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There have been many remarkable accomplishments in the short time since the Wright brothers flew for the first time. New technology enabled the first nonstop, unrefueled flight around the world in December 1986 by Dick Rutan and Jeana Yeager aboard the Voyager. This technology will be applied to make future aircraft lighter and more fuel-efficient; the first flight of the X-30 AeroSpace was tentatively scheduled for the late 1990s. This research vehicle was to be used to pave the way for fleets of space planes that would have been able to attain low Earth orbit or leave from Dulles Airport and arrive in Tokyo in two hours. The United States and the Soviet Union are working on plans for permanent space stations that will eventually house hundreds and thousands of people. In 1986, the National Commission on Space envisioned a manned outpost on the moon by 2005 and a full-fledged colony by 2020. After the manned outpost on the Moon, the commission sees an outpost on Mars by 2016 and a colony by 2028.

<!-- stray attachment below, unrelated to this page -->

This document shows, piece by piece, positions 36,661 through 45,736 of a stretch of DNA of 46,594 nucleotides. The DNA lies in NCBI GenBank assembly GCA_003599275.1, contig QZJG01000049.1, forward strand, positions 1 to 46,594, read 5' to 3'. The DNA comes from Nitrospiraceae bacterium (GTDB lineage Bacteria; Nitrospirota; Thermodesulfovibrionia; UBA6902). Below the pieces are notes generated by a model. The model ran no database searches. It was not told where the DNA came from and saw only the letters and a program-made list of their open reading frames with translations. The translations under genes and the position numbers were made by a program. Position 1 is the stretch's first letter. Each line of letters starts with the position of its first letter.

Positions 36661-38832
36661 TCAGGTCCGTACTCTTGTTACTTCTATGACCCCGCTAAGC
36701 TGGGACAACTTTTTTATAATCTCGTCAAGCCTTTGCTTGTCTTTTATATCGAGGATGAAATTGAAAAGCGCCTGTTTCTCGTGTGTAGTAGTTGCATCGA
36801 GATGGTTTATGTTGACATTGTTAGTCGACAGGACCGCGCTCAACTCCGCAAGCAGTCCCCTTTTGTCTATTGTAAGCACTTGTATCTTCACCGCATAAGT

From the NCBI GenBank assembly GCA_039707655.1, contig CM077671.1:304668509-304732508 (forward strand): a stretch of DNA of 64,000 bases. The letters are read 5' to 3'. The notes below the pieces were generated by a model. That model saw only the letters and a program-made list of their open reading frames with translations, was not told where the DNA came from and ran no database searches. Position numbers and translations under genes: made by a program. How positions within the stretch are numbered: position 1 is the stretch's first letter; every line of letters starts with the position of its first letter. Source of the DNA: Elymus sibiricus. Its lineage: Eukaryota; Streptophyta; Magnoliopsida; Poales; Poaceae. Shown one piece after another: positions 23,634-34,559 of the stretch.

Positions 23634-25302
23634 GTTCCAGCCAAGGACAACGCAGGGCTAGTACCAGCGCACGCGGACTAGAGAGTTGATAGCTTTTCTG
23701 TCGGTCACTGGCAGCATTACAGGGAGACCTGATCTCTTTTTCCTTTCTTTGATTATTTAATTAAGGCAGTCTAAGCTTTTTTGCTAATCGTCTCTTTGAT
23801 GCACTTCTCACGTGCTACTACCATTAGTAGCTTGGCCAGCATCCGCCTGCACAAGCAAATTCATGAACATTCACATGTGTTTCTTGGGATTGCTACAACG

|An US Air Force Conceptual Sketch of the Space Plane|
|Another Conceptual Sketch of the Space Plane|
The history of flight has always been filled with seemingly unsolvable problems. Each new accomplishment solved these problems but also created just as many new seemingly unsolvable problems. Are these problems unsolvable or will new developments and accomplishments solve them just as they have all others? Only time will tell; but, without a doubt, there will be even more amazing aerospace achievements in the future.
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Updated: 12 March, 2004